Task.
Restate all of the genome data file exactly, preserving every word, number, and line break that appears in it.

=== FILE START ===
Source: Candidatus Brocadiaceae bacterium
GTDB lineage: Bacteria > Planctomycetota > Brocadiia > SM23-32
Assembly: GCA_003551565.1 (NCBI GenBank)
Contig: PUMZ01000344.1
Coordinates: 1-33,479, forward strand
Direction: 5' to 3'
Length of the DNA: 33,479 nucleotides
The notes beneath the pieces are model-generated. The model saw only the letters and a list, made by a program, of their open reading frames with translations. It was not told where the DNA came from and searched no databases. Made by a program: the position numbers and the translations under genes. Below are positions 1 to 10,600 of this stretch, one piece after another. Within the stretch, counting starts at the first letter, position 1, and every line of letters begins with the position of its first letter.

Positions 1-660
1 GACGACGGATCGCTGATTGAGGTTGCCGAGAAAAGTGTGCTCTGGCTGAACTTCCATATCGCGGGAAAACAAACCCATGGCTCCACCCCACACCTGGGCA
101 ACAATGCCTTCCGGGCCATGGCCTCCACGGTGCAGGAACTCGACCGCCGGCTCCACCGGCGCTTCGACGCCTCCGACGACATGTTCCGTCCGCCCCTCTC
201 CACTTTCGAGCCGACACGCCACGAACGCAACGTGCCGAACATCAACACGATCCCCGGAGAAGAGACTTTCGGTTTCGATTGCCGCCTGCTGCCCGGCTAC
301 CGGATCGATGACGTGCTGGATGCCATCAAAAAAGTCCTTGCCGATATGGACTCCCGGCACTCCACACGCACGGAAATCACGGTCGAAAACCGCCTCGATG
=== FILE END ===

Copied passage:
Source: Candidatus Brocadiaceae bacterium
GTDB lineage: Bacteria > Planctomycetota > Brocadiia > SM23-32
Assembly: GCA_003551565.1 (NCBI GenBank)
Contig: PUMZ01000344.1
Coordinates: 1-33,479, forward strand
Direction: 5' to 3'
Length of the DNA: 33,479 nucleotides
The notes beneath the pieces are model-generated. The model saw only the letters and a list, made by a program, of their open reading frames with translations. It was not told where the DNA came from and searched no databases. Made by a program: the position numbers and the translations under genes. Below are positions 1 to 10,600 of this stretch, one piece after another. Within the stretch, counting starts at the first letter, position 1, and every line of letters begins with the position of its first letter.

Positions 1-660
1 GACGACGGATCGCTGATTGAGGTTGCCGAGAAAAGTGTGCTCTGGCTGAACTTCCATATCGCGGGAAAACAAACCCATGGCTCCACCCCACACCTGGGCA
101 ACAATGCCTTCCGGGCCATGGCCTCCACGGTGCAGGAACTCGACCGCCGGCTCCACCGGCGCTTCGACGCCTCCGACGACATGTTCCGTCCGCCCCTCTC
201 CACTTTCGAGCCGACACGCCACGAACGCAACGTGCCGAACATCAACACGATCCCCGGAGAAGAGACTTTCGGTTTCGATTGCCGCCTGCTGCCCGGCTAC
301 CGGATCGATGACGTGCTGGATGCCATCAAAAAAGTCCTTGCCGATATGGACTCCCGGCACTCCACACGCACGGAAATCACGGTCGAAAACCGCCTCGATG